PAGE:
Sophie’s World: A Novel About the History of Philosophy by Jostein Gaarder, translated by Paulette Møller, 2/5
The most thought-provoking aspect of this reading experience was simply trying to understand how a book featuring such peculiarly bad writing could be published at all, much less become an “international bestseller.” Half of it consists of dialogue between two-dimensional characters, so stilted and unnatural it has to be read to be believed. The other half reads like increasingly vague course descriptions for philosophy classes taught by someone who considers Wikipedia articles to be the pinnacle of literary accomplishment through the ages. In my experience, fiction writing this bad generally relies on themes like sex, mystery or fantasy to attract readers, so I guess in a twisted way this book’s very existence is a testament to the powerful appeal of philosophical ideas and the ubiquity of existential angst.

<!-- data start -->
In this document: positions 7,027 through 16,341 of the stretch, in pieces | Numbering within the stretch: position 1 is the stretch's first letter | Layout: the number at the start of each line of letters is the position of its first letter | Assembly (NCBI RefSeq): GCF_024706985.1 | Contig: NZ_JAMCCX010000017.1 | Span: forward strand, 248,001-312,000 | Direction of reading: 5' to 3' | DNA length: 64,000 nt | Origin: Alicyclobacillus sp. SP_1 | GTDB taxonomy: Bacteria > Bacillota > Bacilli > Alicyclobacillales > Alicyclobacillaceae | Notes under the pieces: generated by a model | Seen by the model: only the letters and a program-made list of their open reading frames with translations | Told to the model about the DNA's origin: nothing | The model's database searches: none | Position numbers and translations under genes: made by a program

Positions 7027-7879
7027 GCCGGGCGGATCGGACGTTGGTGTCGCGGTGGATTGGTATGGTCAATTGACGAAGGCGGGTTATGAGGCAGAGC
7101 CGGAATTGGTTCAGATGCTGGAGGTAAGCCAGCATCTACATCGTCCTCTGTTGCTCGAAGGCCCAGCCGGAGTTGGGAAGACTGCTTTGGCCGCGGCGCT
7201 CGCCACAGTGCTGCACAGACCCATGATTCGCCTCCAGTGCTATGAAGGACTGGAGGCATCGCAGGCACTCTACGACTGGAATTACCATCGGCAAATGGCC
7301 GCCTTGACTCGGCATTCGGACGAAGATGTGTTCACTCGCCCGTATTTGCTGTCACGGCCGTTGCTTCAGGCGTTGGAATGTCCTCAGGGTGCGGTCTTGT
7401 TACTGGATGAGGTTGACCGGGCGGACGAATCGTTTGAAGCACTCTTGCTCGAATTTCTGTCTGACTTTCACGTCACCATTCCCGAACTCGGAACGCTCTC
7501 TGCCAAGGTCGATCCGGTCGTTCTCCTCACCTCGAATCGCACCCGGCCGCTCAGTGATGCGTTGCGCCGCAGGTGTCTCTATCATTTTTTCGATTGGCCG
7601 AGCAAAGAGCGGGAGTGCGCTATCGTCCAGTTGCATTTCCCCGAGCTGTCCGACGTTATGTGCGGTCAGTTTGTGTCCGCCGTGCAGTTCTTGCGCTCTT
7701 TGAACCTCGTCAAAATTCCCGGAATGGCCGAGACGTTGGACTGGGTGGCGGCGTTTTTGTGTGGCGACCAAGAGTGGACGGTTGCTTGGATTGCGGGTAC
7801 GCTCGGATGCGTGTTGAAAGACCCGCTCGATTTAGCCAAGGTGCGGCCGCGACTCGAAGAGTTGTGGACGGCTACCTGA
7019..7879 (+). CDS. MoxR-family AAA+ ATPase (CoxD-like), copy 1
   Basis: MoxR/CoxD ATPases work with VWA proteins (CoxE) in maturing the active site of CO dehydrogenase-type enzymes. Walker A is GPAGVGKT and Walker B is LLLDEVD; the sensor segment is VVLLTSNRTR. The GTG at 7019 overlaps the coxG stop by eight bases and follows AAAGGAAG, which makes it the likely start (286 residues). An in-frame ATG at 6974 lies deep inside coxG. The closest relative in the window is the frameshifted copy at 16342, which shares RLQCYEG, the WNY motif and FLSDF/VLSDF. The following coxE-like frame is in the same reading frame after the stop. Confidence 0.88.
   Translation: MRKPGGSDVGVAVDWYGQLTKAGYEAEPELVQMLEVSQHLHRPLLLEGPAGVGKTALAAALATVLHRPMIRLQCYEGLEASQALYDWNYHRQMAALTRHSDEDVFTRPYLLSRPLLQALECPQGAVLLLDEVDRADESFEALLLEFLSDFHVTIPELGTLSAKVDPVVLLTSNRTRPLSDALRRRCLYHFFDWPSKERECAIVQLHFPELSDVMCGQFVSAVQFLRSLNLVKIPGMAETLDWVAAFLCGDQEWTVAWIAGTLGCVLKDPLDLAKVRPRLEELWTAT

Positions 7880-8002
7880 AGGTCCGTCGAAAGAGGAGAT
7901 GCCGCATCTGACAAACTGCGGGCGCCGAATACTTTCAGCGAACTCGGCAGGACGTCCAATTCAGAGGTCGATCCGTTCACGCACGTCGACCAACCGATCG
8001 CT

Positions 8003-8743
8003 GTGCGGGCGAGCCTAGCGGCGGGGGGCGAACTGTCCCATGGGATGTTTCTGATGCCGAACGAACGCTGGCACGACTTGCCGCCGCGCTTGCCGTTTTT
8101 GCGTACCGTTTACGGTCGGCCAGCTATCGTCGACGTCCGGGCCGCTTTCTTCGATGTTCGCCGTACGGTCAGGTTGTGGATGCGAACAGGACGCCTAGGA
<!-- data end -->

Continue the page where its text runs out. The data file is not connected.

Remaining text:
Why I read it: recommended to me by a gym friend.